Why Variant Chose WebXR over Google's Scene Viewer

Here at Variant, we recently switched Android users from Scene Viewer to WebXR for AR experiences. In this article, we lay out some of the reasons why, the benefits to our customers and users, and why we’re excited for the future of WebXR.

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Variant Staff
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Here at Variant, we recently switched Android users from Scene Viewer to WebXR for AR experiences. In this article, we lay out some of the reasons why, the benefits to our customers and users, and why we’re excited for the future of WebXR.

Tl;dr

  • Faster, smaller variants due to improved GLTF feature support
  • More uptime due to (relatively) stable web browsers and greater control of code
  • Less burden on dev/UX teams
  • More reliability for customers & users
  • Simple interactions are possible now


A Brief History of Google’s Scene Viewer

Scene Viewer is a standalone 3D/Augmented Reality viewer that launches as its own app. Arriving soon after Google’s ARCore position-tracking, it was placed as a universal tool for opening 3D content from the web, with the intention of deep integration into Google Search results and Google Shopping.


Its position as a first-class, search-friendly, OS-level viewer made it the clear initial choice for Variant: WebXR support was still patchy in non-chrome browsers, and Scene Viewer had the bonus of launching instantly when called, without user input.


Unfortunately, over time some of the original goals didn’t materialise - most notably for Variant, the integration into Google Shopping - and the march of WebXR support and tooling seems to have swayed even Google, as development on their model-viewer rapidly outpaced Scene Viewer.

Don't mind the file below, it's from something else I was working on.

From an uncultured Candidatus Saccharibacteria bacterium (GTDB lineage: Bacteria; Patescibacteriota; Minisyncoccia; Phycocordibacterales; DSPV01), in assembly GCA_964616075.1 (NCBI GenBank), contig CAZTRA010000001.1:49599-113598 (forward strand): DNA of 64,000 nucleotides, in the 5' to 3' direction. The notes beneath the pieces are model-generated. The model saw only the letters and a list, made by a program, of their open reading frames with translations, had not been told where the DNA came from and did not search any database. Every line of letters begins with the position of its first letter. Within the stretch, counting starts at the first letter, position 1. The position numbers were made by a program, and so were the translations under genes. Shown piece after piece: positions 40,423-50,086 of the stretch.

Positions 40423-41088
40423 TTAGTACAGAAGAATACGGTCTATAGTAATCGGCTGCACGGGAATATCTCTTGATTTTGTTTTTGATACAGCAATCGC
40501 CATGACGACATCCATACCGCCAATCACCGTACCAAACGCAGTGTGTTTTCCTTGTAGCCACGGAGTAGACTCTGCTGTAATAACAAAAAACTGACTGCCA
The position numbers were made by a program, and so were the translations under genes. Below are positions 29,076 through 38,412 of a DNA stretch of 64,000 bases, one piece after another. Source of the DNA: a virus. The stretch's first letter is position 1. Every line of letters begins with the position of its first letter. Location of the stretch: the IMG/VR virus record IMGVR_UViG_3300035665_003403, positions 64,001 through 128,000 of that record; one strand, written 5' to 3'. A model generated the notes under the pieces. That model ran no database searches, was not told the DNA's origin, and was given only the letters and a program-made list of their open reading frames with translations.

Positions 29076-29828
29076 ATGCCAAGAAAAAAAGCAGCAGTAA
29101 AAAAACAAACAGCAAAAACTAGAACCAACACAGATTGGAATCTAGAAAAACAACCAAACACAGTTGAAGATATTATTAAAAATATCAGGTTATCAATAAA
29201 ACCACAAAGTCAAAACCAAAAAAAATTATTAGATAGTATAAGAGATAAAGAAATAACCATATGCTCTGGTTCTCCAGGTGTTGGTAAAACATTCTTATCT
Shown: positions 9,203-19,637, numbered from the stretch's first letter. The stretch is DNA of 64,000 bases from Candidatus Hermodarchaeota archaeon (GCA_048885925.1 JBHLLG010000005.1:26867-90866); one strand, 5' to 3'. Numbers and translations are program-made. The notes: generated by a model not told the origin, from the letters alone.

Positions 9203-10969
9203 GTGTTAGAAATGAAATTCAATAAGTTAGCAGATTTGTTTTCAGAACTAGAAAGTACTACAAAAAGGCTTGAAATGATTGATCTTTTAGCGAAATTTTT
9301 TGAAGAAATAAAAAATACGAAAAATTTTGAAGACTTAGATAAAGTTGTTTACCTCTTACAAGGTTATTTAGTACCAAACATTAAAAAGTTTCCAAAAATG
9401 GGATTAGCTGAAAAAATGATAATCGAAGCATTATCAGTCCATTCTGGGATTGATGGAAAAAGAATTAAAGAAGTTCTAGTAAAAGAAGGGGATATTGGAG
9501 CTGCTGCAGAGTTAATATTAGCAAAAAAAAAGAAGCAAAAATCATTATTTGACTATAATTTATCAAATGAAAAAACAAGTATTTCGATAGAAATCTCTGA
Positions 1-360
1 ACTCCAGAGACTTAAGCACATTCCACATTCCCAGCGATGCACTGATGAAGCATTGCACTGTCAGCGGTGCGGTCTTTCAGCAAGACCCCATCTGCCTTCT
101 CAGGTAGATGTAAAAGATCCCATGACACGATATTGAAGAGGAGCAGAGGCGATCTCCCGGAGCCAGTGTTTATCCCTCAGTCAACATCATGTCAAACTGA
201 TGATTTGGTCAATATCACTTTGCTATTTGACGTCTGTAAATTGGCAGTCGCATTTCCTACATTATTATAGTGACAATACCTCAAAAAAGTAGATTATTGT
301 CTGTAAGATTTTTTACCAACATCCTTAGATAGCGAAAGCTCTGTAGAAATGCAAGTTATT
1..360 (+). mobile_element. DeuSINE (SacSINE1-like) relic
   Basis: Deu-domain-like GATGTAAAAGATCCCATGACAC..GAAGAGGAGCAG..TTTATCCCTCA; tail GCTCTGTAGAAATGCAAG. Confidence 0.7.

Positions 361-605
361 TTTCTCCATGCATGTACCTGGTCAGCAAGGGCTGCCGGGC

The original Google Scene Viewer
The original Google Scene Viewer

How will WebXR improve Variant?


More GLTF Features & Extensions

With WebXR we have greater control over every aspect of the GLTF loading and rendering process. This allows us to support features like:


  • WebP image compression; reducing image size by ~20%
  • Absolute URLs; speeding up our model generation due to less data transfer
  • Multiple bin files; sending even less data to users due to smarter separation of mesh data.



A simpler, more customisable AR viewer for teams

We were already using Google’s excellent model-viewer project to provide easy 3D embeds for our customers’ dev teams, so it was natural to use model-viewer’s AR support (with some added Variant magic).  This reduced the burden on dev & UX teams to learn the quirks of Scene Viewer in addition to model-viewer.


Also, since the WebXR viewer is just a web page, the customisation opportunities are near-limitless. This includes embedding variant options directly into the AR experience for real-time changes and adjusting lighting to more closely match colours between iOS AR Quicklooks and Android WebXR.



A single cohesive user experience across platforms

The new WebXR quicklook and existing iOS quicklook in object modes.
The new WebXR quicklook and existing iOS quicklook in object modes.


Using the customisability of WebXR, we’re working to unify the experience between Android and iOS users, matching the appearance and UX of iOS Quicklook. This makes it easier to know what users will see & when they will see it, via the numerous routes to viewing a variant (QR codes, FB Lens ads, webviews, social shares etc.).

 


Reliability and Uptime

Our decision to move to WebXR was sealed when an Android update broke Scene Viewer, stopping users from launching AR,  with the fix only due to arrive weeks later.


Thankfully we had been testing a WebXR integration and were able to swap all our users to WebXR within a matter of hours. This was our only downtime to date, and it stung that it was due to something outside of our control.


Now, with WebXR, we can react within minutes to issues, and have much greater insight into upcoming browser changes and issues in our JS SDK. This translates directly into increased uptime for our users.


The Future

In the future, Apple may change their position of not supporting WebXR on handheld devices. There has been some recent movement, with Webkit developers beginning to support some WebVR-like features, (although this may be focused only on their upcoming HMD). 


Universal WebXR support would pave the way for more real-time interactions with variants - reloading meshes and textures without having to generate entire models via the API.


WebXR on Android alone still enables some additional interactivity, as USDZ supports limited script-like functions (see their Augmented Reality examples)



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